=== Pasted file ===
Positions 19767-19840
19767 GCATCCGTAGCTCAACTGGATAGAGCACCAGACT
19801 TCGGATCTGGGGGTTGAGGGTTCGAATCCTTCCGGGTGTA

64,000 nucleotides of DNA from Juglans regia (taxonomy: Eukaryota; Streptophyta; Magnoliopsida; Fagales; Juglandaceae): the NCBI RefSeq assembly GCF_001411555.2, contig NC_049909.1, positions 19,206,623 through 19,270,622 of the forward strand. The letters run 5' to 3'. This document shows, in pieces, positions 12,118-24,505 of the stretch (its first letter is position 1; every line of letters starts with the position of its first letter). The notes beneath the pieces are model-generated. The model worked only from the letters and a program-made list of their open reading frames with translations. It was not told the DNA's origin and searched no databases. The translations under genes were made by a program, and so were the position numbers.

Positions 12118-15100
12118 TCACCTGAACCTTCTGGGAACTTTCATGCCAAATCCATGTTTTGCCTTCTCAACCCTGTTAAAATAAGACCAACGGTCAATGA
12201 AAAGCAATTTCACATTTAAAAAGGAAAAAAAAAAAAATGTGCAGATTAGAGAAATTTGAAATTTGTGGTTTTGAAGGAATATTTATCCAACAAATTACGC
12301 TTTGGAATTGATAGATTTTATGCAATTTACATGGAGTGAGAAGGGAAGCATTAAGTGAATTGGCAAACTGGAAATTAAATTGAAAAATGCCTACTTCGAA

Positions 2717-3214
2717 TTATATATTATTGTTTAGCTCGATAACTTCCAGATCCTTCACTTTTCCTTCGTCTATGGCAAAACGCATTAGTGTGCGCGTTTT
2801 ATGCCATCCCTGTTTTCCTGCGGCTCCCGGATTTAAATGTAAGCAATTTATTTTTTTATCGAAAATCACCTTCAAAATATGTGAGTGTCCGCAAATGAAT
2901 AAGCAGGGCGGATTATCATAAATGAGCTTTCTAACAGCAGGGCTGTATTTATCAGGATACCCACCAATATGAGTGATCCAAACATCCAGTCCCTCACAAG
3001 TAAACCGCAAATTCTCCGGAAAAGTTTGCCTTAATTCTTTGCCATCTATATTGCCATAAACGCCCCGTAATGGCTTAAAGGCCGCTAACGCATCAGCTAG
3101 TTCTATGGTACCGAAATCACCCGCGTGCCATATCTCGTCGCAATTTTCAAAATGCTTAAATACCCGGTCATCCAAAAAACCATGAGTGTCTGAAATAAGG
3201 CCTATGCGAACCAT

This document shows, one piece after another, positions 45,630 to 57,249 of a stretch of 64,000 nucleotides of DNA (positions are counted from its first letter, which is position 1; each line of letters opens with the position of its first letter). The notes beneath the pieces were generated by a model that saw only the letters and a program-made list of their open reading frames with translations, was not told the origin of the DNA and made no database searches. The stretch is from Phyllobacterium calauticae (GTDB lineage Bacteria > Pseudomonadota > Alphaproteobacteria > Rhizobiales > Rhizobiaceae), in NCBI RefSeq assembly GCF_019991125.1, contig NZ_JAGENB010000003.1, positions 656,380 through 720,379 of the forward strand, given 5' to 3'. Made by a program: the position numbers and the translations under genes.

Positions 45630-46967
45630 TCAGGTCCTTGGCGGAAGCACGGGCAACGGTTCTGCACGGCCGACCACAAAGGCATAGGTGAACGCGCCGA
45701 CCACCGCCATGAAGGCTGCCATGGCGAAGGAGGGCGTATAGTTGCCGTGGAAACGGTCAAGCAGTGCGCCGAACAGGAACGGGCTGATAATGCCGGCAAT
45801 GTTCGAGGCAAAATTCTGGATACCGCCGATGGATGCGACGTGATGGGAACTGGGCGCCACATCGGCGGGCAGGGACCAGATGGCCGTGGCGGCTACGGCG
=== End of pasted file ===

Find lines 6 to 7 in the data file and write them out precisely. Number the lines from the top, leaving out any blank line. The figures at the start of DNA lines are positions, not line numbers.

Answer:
12118 TCACCTGAACCTTCTGGGAACTTTCATGCCAAATCCATGTTTTGCCTTCTCAACCCTGTTAAAATAAGACCAACGGTCAATGA
12201 AAAGCAATTTCACATTTAAAAAGGAAAAAAAAAAAAATGTGCAGATTAGAGAAATTTGAAATTTGTGGTTTTGAAGGAATATTTATCCAACAAATTACGC